Plan the structure of site collections and sites

Determining the goals and objectives of a Web site are important factors to consider when developing a Web site. Careful planning will help to ensure that the Web site will be easier to use and easier to manage.



Determine who will use the site

Deciding what kind of site to create depends on the intended scope and use of the site. You can create a separate site for every project on which your team is working. For example, you might want to create a top-level Web site for an entire organization and separate sites under that site for each team.

Site collections, sites, and subsites

You can use top-level Web sites and subsites to divide site content into distinct, separately manageable sites. Top-level Web sites can have multiple subsites, and subsites themselves can have multiple subsites, down as many levels as your users need. The entire structure of a top-level Web site and all of its subsites is called a site collection (site collection: A set of Web sites on a virtual server that have the same owner and share administration settings. Each site collection contains a top-level Web site and can contain one or more subsites.).

This hierarchy allows your users to have a main working site for the entire team, plus individual working sites and shared sites for side projects. Top-level Web sites and subsites allow for different levels of control over the features and settings for sites.

Site collection administrators and the Site name Owners group

Site collection administrators have full permissions to all sites in the site collection. Members of the Site name Owners group of the top-level Web site in the site collection can control settings and features for both the top-level Web site and any subsites beneath it that inherit permissions from it. For example, both a site collection administrator and a member of the Site name Owners group of a top-level Web site can do the following:

However, when a subsite uses unique permissions, members of the Site name Owners group for the top-level Web site cannot perform the actions listed above for that site. By comparison, site collection administrators can always perform these actions in all subsites, regardless of whether or not the subsite has unique permissions.

A member of the Site name Owners group of a subsite can control settings and features only for that subsite and any subsites below it that inherit permissions. For example, an administrator of a subsite can do the following:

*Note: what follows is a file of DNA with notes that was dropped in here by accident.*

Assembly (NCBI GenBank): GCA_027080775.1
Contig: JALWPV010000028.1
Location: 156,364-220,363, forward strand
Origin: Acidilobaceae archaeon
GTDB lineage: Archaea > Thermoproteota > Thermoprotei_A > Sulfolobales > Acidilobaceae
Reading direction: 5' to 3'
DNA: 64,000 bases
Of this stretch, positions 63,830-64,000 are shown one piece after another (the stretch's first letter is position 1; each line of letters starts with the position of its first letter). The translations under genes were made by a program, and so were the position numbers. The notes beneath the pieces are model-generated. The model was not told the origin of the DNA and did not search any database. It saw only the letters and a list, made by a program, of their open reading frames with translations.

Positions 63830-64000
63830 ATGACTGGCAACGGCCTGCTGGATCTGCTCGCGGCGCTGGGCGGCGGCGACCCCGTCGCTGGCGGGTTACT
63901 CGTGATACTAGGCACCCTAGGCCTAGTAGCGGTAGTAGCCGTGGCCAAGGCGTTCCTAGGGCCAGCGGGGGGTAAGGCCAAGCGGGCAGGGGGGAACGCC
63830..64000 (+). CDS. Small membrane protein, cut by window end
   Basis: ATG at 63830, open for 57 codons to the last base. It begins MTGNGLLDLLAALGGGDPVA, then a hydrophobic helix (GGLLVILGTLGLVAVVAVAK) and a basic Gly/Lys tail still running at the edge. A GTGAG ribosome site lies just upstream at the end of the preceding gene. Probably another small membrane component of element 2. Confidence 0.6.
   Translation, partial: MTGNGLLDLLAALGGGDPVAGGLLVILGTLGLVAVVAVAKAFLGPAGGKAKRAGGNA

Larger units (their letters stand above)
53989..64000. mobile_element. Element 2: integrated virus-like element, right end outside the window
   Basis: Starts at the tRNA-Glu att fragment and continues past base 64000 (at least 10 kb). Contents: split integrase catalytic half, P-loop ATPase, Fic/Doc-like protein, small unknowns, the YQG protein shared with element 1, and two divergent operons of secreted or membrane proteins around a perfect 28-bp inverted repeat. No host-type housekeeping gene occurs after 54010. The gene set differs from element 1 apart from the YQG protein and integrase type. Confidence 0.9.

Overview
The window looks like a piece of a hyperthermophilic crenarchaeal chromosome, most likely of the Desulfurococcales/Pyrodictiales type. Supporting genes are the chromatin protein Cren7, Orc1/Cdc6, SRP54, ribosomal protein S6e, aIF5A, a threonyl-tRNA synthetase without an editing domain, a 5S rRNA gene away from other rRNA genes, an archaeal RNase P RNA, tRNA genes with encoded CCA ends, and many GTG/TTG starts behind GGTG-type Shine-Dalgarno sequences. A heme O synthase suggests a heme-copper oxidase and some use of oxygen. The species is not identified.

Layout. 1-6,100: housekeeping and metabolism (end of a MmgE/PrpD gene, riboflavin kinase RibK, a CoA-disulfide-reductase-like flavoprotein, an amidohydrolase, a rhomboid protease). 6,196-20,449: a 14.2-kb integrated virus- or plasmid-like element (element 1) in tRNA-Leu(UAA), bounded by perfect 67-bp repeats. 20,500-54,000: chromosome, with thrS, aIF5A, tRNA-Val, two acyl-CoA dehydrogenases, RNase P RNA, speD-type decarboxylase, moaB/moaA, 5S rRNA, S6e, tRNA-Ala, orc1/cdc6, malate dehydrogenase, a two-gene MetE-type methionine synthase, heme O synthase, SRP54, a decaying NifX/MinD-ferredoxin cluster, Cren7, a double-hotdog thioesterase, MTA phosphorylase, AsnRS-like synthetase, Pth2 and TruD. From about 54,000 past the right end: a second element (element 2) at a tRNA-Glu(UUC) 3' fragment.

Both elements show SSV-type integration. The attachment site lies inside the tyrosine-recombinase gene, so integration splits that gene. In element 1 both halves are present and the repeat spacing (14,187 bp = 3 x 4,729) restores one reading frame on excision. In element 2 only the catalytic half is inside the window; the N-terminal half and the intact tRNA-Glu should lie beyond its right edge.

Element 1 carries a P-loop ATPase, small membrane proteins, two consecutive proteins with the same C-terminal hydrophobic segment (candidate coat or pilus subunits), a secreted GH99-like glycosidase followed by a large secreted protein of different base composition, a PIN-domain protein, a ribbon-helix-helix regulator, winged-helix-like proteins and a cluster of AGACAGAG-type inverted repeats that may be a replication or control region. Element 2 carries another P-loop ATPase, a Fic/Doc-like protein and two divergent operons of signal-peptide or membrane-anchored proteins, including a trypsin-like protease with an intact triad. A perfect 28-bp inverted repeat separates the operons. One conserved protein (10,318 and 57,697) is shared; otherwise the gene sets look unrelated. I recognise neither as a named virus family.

• Add, delete, or change users and groups, if unique permissions have been set
  • View usage statistics
  • Change regional settings
  • Manage Web Part and template galleries
  • Manage alerts
  • Change the site name and description, theme, and home page organization

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Determine the content of the site

Windows SharePoint Services provides a central location where you can post information, such as project schedules, important events, and announcements rather than communicating that information through e-mail.

Workspace sites

A workspace is a unique Web site that you create, which provides team members with collaboration tools and services for either collaboration on documents or for resources relevant to meetings. A workspace can contain lists of information, such as related documents, team members, and links.

Windows SharePoint Services provides the following workspace sites:

Workspace site Description
Document Workspace This template creates a site for team members to work together on documents. It provides a document library for storing the primary document and supporting files, a Task list for assigning to-do items, and a Links list for resources related to the document.
Basic Meeting Workspace This template creates a site that provides all the basics to plan, organize, and track your meeting. It contains the following lists: Objects, Attendees, Agenda, and Document Library.
Blank Meeting Workspace This template creates a blank Meeting Workspace site for you to customize based on your requirements.
Decision Meeting Workspace This template provides a Meeting Workspace in which to review relevant documents and record decisions. It contains the following lists: Objectives, Attendees, Agenda, Document Library, Tasks, and Decisions.
Social Meeting Workspace This template creates a site that provides a planning tool for social occasions, featuring a discussion board and a picture library to post pictures of the event. It contains the following lists and Web Parts: Attendees, Directions, Image/Logo, Things To Bring, Discussions, and Picture Library.
Multipage Meeting Workspace This template creates a site that provides all the basics to plan, organize, and track your meeting with multiple pages. It contains the following lists: Objectives, Attendees, and Agenda in addition to two blank pages for you to customize based on your requirements.

Other site templates

When creating a new site, Windows SharePoint Services provides the following collaboration templates: